We’ve all experienced the Friday productivity dip, and according to a survey of over 300 human resource managers by staffing firm Accountemps, Tuesday is the best day for getting things done. Around 33 per cent said that productivity markedly improved on a Tuesday, compared to 27 per cent for Wednesday and 14 per cent for Monday. Accountemps senior staffing manager Vitaly Melnik suggests that “you’ve got your head focused after the weekend is over; you’ve caught up on everything; and you can do your regular work schedule most effectively. Then, after the hump of the Wednesday, come Thursday and Friday, and you’re already thinking about the weekend.”
Email, mobile phones, and the internet have made it easier for the priorities of others to intrude on our days. And this perpetual connectivity is far from conducive to on-task efficiency. But scheduling strict blocks of time for high-priority pieces of work, and letting your colleagues know when you plan on being uncontactable, can help manage such distractions. Timo Kiander, who runs the Productive Superdad blog for entrepreneurs, recommends using the Pareto 80/20 Principle as a rule of thumb when deciding how much of your week to time-block. In many cases, around 20 per cent of a company’s customers account for 80 per cent of revenue. Kiander reasons that similar ratios apply to an individual’s working hours and their output; he advises time-blocking the most important 20 per cent of tasks in a week. 3 DON’T FORGET DOWN TIME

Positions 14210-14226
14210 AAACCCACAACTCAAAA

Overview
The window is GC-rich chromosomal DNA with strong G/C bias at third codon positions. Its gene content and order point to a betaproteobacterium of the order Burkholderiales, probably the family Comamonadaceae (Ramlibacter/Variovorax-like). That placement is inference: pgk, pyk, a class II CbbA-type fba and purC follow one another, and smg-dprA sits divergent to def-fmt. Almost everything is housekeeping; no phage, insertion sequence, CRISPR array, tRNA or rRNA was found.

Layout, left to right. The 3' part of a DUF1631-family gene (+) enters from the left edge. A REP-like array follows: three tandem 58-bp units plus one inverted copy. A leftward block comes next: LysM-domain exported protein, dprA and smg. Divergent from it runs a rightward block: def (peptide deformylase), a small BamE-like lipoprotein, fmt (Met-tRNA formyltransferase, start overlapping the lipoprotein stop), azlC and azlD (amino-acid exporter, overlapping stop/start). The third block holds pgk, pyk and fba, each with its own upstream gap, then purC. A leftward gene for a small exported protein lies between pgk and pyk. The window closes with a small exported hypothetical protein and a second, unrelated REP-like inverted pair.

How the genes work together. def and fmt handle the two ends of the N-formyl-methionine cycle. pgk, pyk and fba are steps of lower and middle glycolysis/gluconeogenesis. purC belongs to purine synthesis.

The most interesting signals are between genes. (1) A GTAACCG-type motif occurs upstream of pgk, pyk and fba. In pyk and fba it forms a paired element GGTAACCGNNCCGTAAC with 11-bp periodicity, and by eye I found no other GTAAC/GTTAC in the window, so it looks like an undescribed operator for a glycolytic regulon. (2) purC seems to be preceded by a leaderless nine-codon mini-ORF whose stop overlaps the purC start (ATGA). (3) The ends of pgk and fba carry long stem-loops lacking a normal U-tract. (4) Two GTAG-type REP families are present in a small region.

No one can work flat-out all week, but James argues that some people’s plans suggest they’re in denial of this. She stresses the importance of setting aside some down time each day.“This might include exercise, meditation, quiet time, reading, self development, or all of the above.” Arianna Huffington famously introduced nap rooms at the Huffington Post, while the chief executives of Vodafone, Ericsson, Disney, Xerox and Citigroup all reportedly schedule in time every day for some early-morning exercise. 4 GO FOR CONSISTENCY
It’s human nature to want to optimise things, but Tony Stubblebine, creator of productivity app Lift, argues that setting your sights too high could kill your weekly plan prematurely. Rather than booking in hours at the gym, followed by a marathon email session, go for achievability: the best laid plans are often the simplest. The integrated calendar
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Planner Plus brings together events, tasks and notes in one place, meaning you don’t need to jump across (or pay for) multiple apps. It comes with a day, week, month and task view, and automatically syncs with iOS calendars. You can also give different tasks one of five priority statuses to help juggle different demands.